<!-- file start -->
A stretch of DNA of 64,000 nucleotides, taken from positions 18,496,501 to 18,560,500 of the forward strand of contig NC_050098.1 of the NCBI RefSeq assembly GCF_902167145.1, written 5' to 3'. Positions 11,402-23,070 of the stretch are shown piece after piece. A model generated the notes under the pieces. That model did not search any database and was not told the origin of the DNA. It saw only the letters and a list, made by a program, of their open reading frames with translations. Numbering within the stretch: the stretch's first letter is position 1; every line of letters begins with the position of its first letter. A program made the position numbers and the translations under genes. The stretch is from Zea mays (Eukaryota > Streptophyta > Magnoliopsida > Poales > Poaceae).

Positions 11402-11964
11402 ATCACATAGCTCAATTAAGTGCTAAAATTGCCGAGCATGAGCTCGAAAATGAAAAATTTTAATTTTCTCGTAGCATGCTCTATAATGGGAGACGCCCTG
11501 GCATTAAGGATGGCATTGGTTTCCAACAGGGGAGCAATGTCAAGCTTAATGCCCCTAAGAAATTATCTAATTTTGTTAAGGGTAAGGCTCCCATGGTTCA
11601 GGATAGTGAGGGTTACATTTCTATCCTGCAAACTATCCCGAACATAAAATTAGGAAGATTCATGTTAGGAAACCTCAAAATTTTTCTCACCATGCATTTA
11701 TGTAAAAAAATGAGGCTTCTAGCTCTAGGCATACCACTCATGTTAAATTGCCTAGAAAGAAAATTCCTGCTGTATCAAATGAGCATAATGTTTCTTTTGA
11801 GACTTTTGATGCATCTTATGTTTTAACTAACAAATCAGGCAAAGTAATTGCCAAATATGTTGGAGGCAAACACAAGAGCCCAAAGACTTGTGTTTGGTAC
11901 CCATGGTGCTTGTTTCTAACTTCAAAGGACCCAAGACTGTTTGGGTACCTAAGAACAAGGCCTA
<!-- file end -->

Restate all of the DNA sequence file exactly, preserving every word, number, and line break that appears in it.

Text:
A stretch of DNA of 64,000 nucleotides, taken from positions 18,496,501 to 18,560,500 of the forward strand of contig NC_050098.1 of the NCBI RefSeq assembly GCF_902167145.1, written 5' to 3'. Positions 11,402-23,070 of the stretch are shown piece after piece. A model generated the notes under the pieces. That model did not search any database and was not told the origin of the DNA. It saw only the letters and a list, made by a program, of their open reading frames with translations. Numbering within the stretch: the stretch's first letter is position 1; every line of letters begins with the position of its first letter. A program made the position numbers and the translations under genes. The stretch is from Zea mays (Eukaryota > Streptophyta > Magnoliopsida > Poales > Poaceae).

Positions 11402-11964
11402 ATCACATAGCTCAATTAAGTGCTAAAATTGCCGAGCATGAGCTCGAAAATGAAAAATTTTAATTTTCTCGTAGCATGCTCTATAATGGGAGACGCCCTG
11501 GCATTAAGGATGGCATTGGTTTCCAACAGGGGAGCAATGTCAAGCTTAATGCCCCTAAGAAATTATCTAATTTTGTTAAGGGTAAGGCTCCCATGGTTCA
11601 GGATAGTGAGGGTTACATTTCTATCCTGCAAACTATCCCGAACATAAAATTAGGAAGATTCATGTTAGGAAACCTCAAAATTTTTCTCACCATGCATTTA
11701 TGTAAAAAAATGAGGCTTCTAGCTCTAGGCATACCACTCATGTTAAATTGCCTAGAAAGAAAATTCCTGCTGTATCAAATGAGCATAATGTTTCTTTTGA
11801 GACTTTTGATGCATCTTATGTTTTAACTAACAAATCAGGCAAAGTAATTGCCAAATATGTTGGAGGCAAACACAAGAGCCCAAAGACTTGTGTTTGGTAC
11901 CCATGGTGCTTGTTTCTAACTTCAAAGGACCCAAGACTGTTTGGGTACCTAAGAACAAGGCCTA